The doctors on staff signed temporary contracts that expired in February 2021 while awaiting the YSL’s decision on their request for a salary increase. But their overtime and on-call remuneration were high and had tapped out the DHS’s FY21 budget due to the lack of doctors.

The legislature responded that a review of the situation was needed before they could move forward with the request.

And third on the list of YSL’s concerns is OAS and its finance office.

In 2017, the then-acting director of OAS discussed a plan with then governor, Tony Ganngiyan, to increase the salaries of personnel in the finance office the following fiscal year. The increase was approved by the governor and personnel office and activated in 2017 prior to the legislature’s approval of the FY18 budget.

However, OAS’s incremental funding request was not approved by the YSL in the line-item budgets presented to them over the next three fiscal years. As a result, employees in those two offices are being paid above the levels approved by the YSL. The legislature deemed the pay increases illegal.

Exacerbating the situation is the issue of available funds that were at the core of the FY21 budget hearings.

In the month leading up to the start of FY21, the YSL informed Falan that all successive budgets remained capped at the 2019 level for the next three years at least.

But by then, the Covid-19 pandemic had struck. Assuming that tax and other revenues would drop significantly when the border closed, the legislature slashed all budgets in half across the board and mandated the government to tighten its belt.

Falan’s administration subsequently revised the FY21 budget.

“We crossed off all open positions in each department; we looked at expected attrition due to retirement and other factors; we reviewed our requests for supplies and equipment and cut back where we could; we examined the agreements of contractual employees to determine when they would expire and what we might do with those positions when that occurred; and more,” Falan explained.

“After substantial consideration, discussion and internal review, we made adjustments that required very difficult decisions. No current employees would be affected other than restrictions on salary increases and promotions. We would need to watch our fixed and variable costs closely. But there would be no layoffs.”

The YSL approved the bare-bones FY21 budget.

In early March, with a clearer view of the closed border’s actual impact on the state’s revenues, Falan transmitted a supplemental budget request to the speaker “to implement some of the activities essential to government operations in fiscal 2021.”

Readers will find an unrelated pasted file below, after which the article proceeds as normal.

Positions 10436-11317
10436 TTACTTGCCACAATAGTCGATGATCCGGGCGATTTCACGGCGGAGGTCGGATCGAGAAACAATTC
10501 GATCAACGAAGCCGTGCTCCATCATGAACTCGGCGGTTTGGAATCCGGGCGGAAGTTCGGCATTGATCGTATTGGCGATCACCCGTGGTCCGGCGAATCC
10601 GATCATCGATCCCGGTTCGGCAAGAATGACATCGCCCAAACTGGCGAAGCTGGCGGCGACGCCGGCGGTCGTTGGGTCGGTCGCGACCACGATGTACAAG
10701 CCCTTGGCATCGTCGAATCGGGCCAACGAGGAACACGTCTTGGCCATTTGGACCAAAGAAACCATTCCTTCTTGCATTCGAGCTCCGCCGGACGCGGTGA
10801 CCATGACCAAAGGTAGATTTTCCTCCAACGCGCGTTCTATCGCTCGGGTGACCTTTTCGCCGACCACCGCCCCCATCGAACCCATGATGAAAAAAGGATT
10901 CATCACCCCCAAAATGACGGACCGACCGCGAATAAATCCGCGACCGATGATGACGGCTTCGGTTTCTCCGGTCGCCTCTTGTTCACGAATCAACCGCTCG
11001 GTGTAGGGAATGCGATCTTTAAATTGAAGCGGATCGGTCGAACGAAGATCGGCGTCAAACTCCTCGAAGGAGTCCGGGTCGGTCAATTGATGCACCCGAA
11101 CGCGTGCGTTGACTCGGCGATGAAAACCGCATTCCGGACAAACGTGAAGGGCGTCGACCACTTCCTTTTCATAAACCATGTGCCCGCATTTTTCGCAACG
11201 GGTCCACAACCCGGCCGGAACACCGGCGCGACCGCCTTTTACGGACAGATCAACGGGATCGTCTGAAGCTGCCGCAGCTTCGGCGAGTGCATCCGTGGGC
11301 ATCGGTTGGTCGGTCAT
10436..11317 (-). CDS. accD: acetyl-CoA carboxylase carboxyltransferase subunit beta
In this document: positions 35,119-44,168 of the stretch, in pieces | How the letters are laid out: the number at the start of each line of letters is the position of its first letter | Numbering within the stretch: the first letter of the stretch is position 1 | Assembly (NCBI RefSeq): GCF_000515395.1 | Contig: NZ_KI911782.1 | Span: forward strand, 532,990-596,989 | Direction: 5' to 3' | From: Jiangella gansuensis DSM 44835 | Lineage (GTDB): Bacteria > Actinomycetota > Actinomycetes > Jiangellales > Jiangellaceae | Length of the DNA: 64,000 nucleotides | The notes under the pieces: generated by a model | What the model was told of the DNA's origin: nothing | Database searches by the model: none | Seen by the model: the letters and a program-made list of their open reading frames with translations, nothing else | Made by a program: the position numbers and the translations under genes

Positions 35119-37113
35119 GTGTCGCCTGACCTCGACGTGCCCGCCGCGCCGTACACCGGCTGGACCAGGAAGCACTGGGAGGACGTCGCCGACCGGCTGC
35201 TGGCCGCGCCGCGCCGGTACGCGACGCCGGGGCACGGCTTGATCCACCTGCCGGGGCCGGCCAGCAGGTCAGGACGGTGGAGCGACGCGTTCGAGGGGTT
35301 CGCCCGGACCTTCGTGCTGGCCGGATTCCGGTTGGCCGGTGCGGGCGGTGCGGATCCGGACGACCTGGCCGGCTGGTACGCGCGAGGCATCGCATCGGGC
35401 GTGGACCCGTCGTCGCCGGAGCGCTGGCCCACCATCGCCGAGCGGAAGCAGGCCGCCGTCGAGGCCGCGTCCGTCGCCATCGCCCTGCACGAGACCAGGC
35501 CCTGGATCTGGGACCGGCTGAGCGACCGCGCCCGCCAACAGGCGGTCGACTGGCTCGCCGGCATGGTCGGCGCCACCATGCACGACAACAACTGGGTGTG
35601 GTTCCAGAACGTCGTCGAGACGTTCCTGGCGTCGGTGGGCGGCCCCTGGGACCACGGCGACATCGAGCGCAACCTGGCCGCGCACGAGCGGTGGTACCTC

The administration’s team determined that funds were sufficient to reinstate some of the budget cuts under local revenue and to fund essential activities.

Local revenues were subsidized by the U.S. and other sources for Covid relief.

“Not one penny of state money has been spent on Covid relief,” the governor assured the legislature.

In May, the governor submitted a supplemental budget of $556,250. Of that, $421,483 would be funded from local revenue and the remaining $134,767 would come from a Compact Health Sector grant that was approved by JEMCO and OIA and was awaiting drawdown to supplement the doctors’ salaries.

The amount of the supplement was still within the bounds of the 2019 budget cap.

The governor received a courtesy copy of the finance committee’s May 7 report that was addressed to Figir. Attached to the report was a revised bill noting the committee’s recommended changes based on their review of the governor’s proposed supplemental budget.

Surprised but pleased at receiving the committee report, a courtesy that is rarely if ever given to a governor, Falan informed his cabinet that the committee had approved only $33,619 of his supplemental request.

In rejecting the governor’s full budget request, the committee explained that vacancies and salary increases were “not recommended initially for FY21 annual budget funding.” But, they added, a review of the FY22 budget “may include considerations for funding recommendations for some of these personnel proposals.”

In other words, they were deemed new requests for the current year but could be proposed for the following year.

“They were not new requests,” Falan told his cabinet. “They were in our original FY20 budget. I do not understand why the committee interpreted them this way.”